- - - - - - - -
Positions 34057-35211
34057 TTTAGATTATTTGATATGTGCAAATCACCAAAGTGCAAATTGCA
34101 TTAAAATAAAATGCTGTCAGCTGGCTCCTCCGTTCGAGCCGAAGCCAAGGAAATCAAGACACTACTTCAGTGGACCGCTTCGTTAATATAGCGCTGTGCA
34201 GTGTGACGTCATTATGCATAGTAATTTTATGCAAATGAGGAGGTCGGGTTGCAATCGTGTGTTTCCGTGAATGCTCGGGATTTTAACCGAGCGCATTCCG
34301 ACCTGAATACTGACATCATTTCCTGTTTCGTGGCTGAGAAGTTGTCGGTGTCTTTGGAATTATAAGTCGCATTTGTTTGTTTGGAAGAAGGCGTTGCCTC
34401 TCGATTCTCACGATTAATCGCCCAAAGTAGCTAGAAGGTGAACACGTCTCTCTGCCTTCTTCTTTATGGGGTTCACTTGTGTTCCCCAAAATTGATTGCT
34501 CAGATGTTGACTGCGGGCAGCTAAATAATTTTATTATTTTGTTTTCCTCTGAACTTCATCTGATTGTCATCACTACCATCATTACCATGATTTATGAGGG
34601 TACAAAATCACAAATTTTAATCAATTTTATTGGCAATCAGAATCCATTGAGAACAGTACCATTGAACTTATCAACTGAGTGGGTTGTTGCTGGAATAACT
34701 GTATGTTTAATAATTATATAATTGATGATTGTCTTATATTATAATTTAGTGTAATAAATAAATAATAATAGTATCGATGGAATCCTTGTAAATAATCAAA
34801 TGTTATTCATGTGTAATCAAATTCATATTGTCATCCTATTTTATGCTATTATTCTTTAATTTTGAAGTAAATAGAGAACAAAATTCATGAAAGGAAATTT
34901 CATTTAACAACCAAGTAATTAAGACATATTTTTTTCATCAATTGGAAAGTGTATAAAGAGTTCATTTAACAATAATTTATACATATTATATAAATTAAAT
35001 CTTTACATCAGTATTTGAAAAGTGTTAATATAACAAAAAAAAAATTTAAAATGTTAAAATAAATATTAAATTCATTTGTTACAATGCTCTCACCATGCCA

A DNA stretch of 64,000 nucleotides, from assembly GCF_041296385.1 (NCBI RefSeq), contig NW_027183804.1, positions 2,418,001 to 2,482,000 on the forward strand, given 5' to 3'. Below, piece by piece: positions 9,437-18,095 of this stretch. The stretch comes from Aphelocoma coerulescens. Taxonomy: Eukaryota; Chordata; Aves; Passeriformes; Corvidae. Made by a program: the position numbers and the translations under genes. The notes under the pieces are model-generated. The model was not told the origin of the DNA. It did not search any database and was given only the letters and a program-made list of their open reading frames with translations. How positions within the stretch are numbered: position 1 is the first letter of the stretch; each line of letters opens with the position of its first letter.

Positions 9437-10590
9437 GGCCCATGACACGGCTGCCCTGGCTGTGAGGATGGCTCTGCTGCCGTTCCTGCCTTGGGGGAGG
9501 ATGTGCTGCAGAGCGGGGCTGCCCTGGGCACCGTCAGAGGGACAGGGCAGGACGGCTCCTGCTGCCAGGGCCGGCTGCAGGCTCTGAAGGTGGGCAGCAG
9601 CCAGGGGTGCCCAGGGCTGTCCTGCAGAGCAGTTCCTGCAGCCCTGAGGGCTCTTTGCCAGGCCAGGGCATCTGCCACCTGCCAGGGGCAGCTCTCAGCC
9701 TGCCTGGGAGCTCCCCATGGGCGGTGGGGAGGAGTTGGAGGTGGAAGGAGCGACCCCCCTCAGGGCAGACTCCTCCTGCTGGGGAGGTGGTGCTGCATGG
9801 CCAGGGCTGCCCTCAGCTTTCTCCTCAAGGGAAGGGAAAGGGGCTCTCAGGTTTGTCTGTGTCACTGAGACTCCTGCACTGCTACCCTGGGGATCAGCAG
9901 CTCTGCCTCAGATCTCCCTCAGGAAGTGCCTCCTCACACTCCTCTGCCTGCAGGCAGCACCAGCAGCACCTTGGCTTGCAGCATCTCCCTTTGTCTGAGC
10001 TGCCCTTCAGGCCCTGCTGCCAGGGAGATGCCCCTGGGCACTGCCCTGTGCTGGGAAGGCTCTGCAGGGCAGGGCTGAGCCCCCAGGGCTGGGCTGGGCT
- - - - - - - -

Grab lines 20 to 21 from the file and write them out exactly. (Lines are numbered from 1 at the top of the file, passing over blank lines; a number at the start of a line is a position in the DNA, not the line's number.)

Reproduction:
9901 CTCTGCCTCAGATCTCCCTCAGGAAGTGCCTCCTCACACTCCTCTGCCTGCAGGCAGCACCAGCAGCACCTTGGCTTGCAGCATCTCCCTTTGTCTGAGC
10001 TGCCCTTCAGGCCCTGCTGCCAGGGAGATGCCCCTGGGCACTGCCCTGTGCTGGGAAGGCTCTGCAGGGCAGGGCTGAGCCCCCAGGGCTGGGCTGGGCT